Highway Code is a bestselling lifesaver that deserves another read – Alastair Dalton

One of the many childhood foibles that should have signalled I was destined to write about transport for a living was my love of the AA Members’ Handbook on long car journeys.

I recall a particular interest – along with the maps to follow our progress – in the pages of road signs, and looking out for the more unusual ones.

Electronic motorway signs which lit up when there were hazards ahead, seem to have had a particular fascination.

I remember – with a slight shudder in retrospect – my disappointment at rarely seeing them in action.

That’s the opposite reaction to that of my adult self behind the wheel, seeking delay-free driving rather than drama.

The memory was triggered by the first of the next generation in our family needing to start getting familiar with such signs as he approaches his 17th birthday, and the opportunity to be start driving himself.

The AA handbook may now just be a nostalgia item for sale on eBay, but those signs – and everything else you need to know about the rules of the road – are available in that handy but often overlooked evergreen tome, The Highway Code.

When the first code was published 90 years ago, it advised horse-drawn vehicle drivers how to hold their whips to indicate which way they were turning, and recommended that drivers sounded their horn when overtaking.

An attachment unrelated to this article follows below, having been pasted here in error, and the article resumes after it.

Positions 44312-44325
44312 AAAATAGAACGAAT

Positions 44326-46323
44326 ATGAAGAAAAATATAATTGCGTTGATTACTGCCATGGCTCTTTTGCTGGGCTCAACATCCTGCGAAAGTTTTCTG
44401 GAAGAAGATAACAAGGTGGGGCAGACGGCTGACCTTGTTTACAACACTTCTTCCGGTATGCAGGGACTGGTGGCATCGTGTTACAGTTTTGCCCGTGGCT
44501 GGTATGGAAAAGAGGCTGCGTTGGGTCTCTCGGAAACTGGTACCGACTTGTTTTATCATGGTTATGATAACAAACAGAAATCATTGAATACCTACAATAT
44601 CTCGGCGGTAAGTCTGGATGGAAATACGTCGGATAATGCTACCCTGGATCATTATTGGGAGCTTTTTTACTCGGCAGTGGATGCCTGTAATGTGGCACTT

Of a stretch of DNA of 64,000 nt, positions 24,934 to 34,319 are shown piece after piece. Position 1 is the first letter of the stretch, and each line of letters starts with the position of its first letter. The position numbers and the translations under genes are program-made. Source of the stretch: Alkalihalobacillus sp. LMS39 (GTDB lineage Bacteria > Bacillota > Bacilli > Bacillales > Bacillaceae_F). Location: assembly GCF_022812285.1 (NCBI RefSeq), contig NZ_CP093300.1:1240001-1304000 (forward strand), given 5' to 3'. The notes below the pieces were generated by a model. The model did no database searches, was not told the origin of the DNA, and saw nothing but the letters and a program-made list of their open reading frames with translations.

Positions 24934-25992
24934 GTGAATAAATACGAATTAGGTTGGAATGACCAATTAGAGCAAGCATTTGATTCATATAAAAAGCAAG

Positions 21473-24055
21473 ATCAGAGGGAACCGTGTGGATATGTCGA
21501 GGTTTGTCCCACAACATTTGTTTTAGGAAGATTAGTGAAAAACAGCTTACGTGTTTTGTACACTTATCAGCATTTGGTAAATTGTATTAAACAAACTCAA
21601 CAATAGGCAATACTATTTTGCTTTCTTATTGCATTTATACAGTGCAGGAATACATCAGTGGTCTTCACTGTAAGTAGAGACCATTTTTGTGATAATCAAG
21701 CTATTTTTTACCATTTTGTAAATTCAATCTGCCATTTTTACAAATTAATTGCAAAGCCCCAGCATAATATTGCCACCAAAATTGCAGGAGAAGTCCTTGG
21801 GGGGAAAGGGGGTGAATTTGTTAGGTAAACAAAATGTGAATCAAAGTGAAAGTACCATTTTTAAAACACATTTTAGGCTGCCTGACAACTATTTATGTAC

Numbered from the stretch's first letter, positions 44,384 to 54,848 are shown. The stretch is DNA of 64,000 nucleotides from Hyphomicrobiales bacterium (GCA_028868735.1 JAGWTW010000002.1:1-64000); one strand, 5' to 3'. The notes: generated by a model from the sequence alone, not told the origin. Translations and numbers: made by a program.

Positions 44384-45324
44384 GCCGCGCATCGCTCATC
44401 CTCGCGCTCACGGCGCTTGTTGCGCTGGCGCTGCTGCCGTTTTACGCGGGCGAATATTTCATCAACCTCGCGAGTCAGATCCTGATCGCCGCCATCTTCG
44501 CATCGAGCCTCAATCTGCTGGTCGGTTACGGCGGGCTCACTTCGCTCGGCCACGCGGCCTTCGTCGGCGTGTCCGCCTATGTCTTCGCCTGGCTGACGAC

A new hierarchy of responsibility designed to protect the most vulnerable road users like cyclists is among impending changes to the Highway Code

Now sold as The Official Highway Code, the UK government makes it sound as invaluable to The Hitchhiker’s Guide to the Galaxy, with the description “essential reading for everyone”.

But that’s no hyperbole – it shouldn’t be regarded as a document just for novice drivers to mug up on and then discard.

The first few pages underline its importance – and much of the contents are law, not mere advice.

It states: “Knowing and applying the rules contained in The Highway Code could significantly reduce road casualties.

The first Highway Code in 1931 included advice to horse-drawn vehicle drivers on how to hold their whip to show which way they were turning. (Picture: UK Department for Transport)

“Cutting the number of deaths and injuries that occur on our roads every day is a responsibility we all share.”

I’m as guilty as the next person about not re-reading the code, but it’ll become a priority for me with a budding novice driver in the house.

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Skimming through the 300 or so rules, they seem a combination of what drivers should know and common sense.

But did you know that cycling “under the influence of drink” is illegal, police can require a driver to take an eyesight test, and pedestrians who have started to cross a road have priority?

That last rule is particularly significant, if you were unaware, because an impending update of the code will also give pedestrians waiting to cross at junctions priority when a vehicle is turning.

It’s part of a refocusing of responsibility among those using the roads, with the creation of a new hierarchy in which those who could do the greatest harm, such as drivers, have the greatest responsibility to reduce the potential danger they pose to others.

For all those who don’t have teenagers in the house eager to get their hands on the car keys, the change would seem as good a reason as any to acquaint yourself with the new version of that enduring bestseller you once read.

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